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Water, taxes focus of first Guelph-Eramosa all candidates meeting

by Jaime Myslik

MARDEN - Residents in Guelph-Eramosa recently had their first chance to hear from local candidates running for office in this fall’s municipal election.

On Sept. 10 the Guelph Township Horticultural Society hosted the municipality’s first all candidates meeting at the Marden Community Centre.

About 50 residents attended to get to know the 10 candidates running for Guelph-Eramosa council, as well as the acclaimed Upper Grand District School Board trustee and two acclaimed Wellington County councillors.

Mayor

Incumbent Chris White is being challenged by current Ward 1 councillor David Wolk for the top spot on Guelph-Eramosa council.

White said he has lived in Guelph-Eramosa since 1999 and is currently in his third term as mayor of the township. In his opening remarks he said the township has unlimited potential.

“During my time on council I tried to harness that potential and I believe we’ve had a very productive and fiscally responsible four years,” he said, noting the average combined tax increase for the township, county and schools has been 2.27 per cent over four years.

He also said he’s recently had meetings with the new Minister of Agriculture, Food and Rural Affairs and Minister of Municipal Affairs at the Rural Ontario Municipal Association conference to discuss rural issues including infrastructure funding, natural gas and broadband internet.

“I know we face many challenges and opportunities and if I’m returned as mayor, I plan to continue with a steady-as-you-go governance,” White said.

Wolk said he has lived in Guelph-Eramosa for almost three decades  and has been a councillor for Ward 1 for the last eight years.

“All of you are critically important to municipal government,” Wolk told the audience. “The property taxes and user fees you pay largely determine what the township is able to do.”

He explained that it’s up to the voter to choose their next council.

“I entered this mayor’s race because I felt that the increasingly complex demands on council needed a more unifying leadership, a greater commitment to knowledge-based decision making and a vast improvement in transparency,” he said.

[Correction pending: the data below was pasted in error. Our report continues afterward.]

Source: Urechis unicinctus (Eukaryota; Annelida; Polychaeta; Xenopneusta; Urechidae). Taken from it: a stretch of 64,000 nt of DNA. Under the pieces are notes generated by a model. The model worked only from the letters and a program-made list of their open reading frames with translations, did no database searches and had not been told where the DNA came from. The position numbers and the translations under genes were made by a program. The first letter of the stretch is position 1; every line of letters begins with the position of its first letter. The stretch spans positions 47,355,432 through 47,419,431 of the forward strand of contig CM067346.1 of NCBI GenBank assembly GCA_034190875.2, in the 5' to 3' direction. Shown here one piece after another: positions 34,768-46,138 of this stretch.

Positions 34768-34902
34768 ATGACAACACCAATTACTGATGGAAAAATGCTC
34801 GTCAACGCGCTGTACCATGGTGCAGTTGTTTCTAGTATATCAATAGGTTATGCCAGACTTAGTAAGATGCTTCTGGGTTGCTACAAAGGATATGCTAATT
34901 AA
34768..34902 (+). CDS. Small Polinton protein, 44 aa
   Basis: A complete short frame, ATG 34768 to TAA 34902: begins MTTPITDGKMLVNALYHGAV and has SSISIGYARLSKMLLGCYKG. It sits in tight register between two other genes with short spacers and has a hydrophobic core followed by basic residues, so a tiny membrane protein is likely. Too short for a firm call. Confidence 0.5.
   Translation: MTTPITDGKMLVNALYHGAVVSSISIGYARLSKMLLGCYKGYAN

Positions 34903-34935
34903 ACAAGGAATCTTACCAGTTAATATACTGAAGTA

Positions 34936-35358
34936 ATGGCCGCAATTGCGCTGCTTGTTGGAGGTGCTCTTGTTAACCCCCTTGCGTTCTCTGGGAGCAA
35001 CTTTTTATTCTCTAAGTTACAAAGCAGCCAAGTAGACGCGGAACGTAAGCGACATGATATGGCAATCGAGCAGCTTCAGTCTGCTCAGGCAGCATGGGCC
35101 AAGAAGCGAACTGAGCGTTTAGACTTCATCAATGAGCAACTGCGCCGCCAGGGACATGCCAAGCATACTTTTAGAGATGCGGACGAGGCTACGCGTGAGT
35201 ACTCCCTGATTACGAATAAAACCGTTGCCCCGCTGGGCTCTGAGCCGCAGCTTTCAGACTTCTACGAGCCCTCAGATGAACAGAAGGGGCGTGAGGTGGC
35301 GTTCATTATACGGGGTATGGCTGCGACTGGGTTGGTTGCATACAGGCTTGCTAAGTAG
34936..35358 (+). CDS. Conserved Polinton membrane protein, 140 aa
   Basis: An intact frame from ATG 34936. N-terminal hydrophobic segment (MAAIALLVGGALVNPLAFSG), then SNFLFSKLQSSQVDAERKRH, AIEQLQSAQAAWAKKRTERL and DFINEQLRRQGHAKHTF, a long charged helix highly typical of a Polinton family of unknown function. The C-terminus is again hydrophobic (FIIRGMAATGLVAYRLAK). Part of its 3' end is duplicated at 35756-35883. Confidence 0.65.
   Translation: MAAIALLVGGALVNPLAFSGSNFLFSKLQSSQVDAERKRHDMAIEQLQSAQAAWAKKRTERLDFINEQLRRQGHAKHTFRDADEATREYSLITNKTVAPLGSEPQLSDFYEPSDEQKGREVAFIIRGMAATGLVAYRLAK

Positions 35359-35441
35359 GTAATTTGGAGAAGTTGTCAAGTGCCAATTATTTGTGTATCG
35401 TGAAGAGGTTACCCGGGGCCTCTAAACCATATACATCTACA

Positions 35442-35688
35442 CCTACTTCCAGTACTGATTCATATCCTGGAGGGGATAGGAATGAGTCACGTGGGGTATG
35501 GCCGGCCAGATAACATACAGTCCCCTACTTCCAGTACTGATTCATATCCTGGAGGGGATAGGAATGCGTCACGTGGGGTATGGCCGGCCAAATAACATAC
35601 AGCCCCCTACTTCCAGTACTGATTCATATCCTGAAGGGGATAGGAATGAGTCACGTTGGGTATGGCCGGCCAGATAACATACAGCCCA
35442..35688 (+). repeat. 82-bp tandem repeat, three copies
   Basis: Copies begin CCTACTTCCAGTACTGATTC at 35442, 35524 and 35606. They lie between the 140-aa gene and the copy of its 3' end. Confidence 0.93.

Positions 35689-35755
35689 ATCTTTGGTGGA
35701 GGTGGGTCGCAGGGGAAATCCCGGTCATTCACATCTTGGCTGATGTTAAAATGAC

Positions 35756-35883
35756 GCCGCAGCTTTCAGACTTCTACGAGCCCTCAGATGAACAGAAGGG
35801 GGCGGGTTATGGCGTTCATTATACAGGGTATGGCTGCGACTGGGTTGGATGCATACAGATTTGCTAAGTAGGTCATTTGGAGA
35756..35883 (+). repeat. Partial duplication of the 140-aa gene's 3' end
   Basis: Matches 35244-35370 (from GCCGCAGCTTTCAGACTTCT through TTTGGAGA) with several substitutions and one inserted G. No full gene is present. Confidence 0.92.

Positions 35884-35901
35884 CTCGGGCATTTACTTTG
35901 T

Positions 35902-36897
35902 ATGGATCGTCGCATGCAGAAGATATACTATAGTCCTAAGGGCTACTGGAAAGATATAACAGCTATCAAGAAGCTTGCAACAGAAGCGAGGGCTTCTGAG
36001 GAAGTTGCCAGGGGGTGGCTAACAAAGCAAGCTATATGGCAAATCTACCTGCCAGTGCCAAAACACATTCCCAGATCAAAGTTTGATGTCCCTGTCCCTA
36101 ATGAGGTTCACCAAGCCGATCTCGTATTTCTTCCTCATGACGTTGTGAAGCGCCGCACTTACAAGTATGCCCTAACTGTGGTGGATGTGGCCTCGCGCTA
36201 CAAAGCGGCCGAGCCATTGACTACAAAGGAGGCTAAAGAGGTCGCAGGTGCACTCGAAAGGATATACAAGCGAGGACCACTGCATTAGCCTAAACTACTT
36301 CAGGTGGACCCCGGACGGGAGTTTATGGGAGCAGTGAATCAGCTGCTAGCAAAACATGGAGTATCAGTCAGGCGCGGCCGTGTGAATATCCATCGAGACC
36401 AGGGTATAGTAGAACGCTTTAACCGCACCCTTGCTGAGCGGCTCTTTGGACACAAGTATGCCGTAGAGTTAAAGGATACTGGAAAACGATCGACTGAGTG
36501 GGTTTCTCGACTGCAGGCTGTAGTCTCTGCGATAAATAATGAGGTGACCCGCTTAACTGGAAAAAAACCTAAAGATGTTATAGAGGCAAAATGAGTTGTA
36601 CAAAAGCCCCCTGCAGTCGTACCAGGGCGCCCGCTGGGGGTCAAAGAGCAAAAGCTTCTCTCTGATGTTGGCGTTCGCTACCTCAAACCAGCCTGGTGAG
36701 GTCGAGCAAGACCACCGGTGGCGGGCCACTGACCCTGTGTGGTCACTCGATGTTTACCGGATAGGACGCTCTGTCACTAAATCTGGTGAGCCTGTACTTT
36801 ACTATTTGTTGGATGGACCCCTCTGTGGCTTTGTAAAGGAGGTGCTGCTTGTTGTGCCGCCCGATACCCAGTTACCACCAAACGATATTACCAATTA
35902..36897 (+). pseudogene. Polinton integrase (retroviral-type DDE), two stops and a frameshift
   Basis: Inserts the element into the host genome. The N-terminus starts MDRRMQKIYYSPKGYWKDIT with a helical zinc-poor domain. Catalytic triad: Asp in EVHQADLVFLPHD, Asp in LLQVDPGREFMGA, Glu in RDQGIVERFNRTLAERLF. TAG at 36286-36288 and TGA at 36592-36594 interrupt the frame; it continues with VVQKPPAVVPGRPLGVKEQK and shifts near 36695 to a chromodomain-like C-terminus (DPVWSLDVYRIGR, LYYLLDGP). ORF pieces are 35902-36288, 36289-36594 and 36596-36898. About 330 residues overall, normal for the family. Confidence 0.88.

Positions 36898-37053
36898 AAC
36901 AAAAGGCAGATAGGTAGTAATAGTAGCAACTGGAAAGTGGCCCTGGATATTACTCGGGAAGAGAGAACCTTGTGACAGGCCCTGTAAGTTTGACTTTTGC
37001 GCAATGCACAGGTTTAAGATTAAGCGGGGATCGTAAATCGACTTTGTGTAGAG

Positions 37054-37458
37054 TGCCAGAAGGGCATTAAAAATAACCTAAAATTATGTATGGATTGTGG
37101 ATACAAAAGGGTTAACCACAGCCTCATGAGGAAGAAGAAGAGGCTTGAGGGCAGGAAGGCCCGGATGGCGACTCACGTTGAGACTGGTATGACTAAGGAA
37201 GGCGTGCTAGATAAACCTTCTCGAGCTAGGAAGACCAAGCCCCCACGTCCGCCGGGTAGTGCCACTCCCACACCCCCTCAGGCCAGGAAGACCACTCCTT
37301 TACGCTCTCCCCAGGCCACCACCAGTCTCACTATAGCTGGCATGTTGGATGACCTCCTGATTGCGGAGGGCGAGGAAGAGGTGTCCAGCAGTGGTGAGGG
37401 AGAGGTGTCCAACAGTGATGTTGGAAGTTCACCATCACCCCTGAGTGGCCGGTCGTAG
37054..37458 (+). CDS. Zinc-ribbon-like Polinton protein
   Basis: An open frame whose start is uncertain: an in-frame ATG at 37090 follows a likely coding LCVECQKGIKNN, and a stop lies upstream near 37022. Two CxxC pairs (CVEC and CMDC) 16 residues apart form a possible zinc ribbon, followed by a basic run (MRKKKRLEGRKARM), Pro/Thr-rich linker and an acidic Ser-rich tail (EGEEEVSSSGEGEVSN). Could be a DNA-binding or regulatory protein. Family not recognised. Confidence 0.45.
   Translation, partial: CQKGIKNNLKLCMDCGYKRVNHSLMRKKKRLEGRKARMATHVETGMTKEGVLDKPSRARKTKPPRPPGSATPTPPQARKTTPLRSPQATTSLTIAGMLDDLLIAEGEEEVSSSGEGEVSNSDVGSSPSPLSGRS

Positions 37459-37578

“Our township can, and should, be doing better and my goal is to do just that.”

His focus is on increased economic development.

“Turning that potential into success requires leadership that recognizes smart and responsible growth, coupled with the determination to attract appropriate enterprises,” he said “It also requires council to be much more alert and get input from stakeholders like you.”

Ward 1

In Ward 1 newcomers Bruce Dickieson and Carol Easton are vying for the open councillor position.

Dickieson has lived in Guelph-Eramosa his whole life and runs Mosborough Country Market with his family on the farm. He said he’s looking to provide a proactive approach and listen, empathize and focus on solutions.

“I’ve based my whole life on honesty, integrity and truth and would treat being a councillor in the same way,” he said.

“I’ve always given 100% to any commitments I have made.”

He added he plans to be a strong voice for agricultural, rural and community concerns.

Easton said she was born in northern Ontario and has lived in Guelph-Eramosa for six months.

She was part of the group that sought to prevent Xinyi Glass from coming to the township.

“I was the originator of the motion that resulted in Xinyi’s eventual defeat,” she said.

Easton said she believes the biggest challenge with the township is that Guelph-Eramosa is seen as a place where people remove natural resources, pay the lowest possible amount and use those resources to enrich other communities, with a focus on aggregates and quarries.

Ward 2

In Ward 2 incumbent Corey Woods is being challenged by newcomer Jo-Anne Costello.

Woods said he has lived in Guelph-Eramosa for 23 years and has been on council since 2010. His focus will be on roads and bridges.

He said that this term he’d like to see expanded maintenance gravel for gravel roads and shouldering of paved roads, improved ditching in rural areas, continuing with cutting of dead or hazardous trees, and expanded tree planting along rural roads. He would also like to keep tax increases below 3%.